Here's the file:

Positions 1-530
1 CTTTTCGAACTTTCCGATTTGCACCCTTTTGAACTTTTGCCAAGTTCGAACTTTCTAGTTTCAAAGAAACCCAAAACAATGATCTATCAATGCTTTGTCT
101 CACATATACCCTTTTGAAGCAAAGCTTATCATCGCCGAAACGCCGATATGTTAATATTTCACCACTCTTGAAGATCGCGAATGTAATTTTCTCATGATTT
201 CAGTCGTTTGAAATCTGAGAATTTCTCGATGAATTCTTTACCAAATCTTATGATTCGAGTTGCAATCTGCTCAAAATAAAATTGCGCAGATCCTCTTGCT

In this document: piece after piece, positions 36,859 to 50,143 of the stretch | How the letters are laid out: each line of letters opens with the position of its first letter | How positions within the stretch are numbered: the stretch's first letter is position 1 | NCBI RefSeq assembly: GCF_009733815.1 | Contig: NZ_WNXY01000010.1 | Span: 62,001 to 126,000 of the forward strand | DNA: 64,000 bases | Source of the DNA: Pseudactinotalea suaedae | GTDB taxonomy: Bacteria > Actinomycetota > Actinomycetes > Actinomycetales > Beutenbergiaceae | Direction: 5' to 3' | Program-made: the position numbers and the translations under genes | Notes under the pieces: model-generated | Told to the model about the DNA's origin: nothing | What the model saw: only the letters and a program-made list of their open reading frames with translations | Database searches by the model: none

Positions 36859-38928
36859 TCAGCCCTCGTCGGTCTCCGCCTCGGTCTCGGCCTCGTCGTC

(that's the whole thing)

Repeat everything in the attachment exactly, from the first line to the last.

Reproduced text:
Positions 1-530
1 CTTTTCGAACTTTCCGATTTGCACCCTTTTGAACTTTTGCCAAGTTCGAACTTTCTAGTTTCAAAGAAACCCAAAACAATGATCTATCAATGCTTTGTCT
101 CACATATACCCTTTTGAAGCAAAGCTTATCATCGCCGAAACGCCGATATGTTAATATTTCACCACTCTTGAAGATCGCGAATGTAATTTTCTCATGATTT
201 CAGTCGTTTGAAATCTGAGAATTTCTCGATGAATTCTTTACCAAATCTTATGATTCGAGTTGCAATCTGCTCAAAATAAAATTGCGCAGATCCTCTTGCT

In this document: piece after piece, positions 36,859 to 50,143 of the stretch | How the letters are laid out: each line of letters opens with the position of its first letter | How positions within the stretch are numbered: the stretch's first letter is position 1 | NCBI RefSeq assembly: GCF_009733815.1 | Contig: NZ_WNXY01000010.1 | Span: 62,001 to 126,000 of the forward strand | DNA: 64,000 bases | Source of the DNA: Pseudactinotalea suaedae | GTDB taxonomy: Bacteria > Actinomycetota > Actinomycetes > Actinomycetales > Beutenbergiaceae | Direction: 5' to 3' | Program-made: the position numbers and the translations under genes | Notes under the pieces: model-generated | Told to the model about the DNA's origin: nothing | What the model saw: only the letters and a program-made list of their open reading frames with translations | Database searches by the model: none

Positions 36859-38928
36859 TCAGCCCTCGTCGGTCTCCGCCTCGGTCTCGGCCTCGTCGTC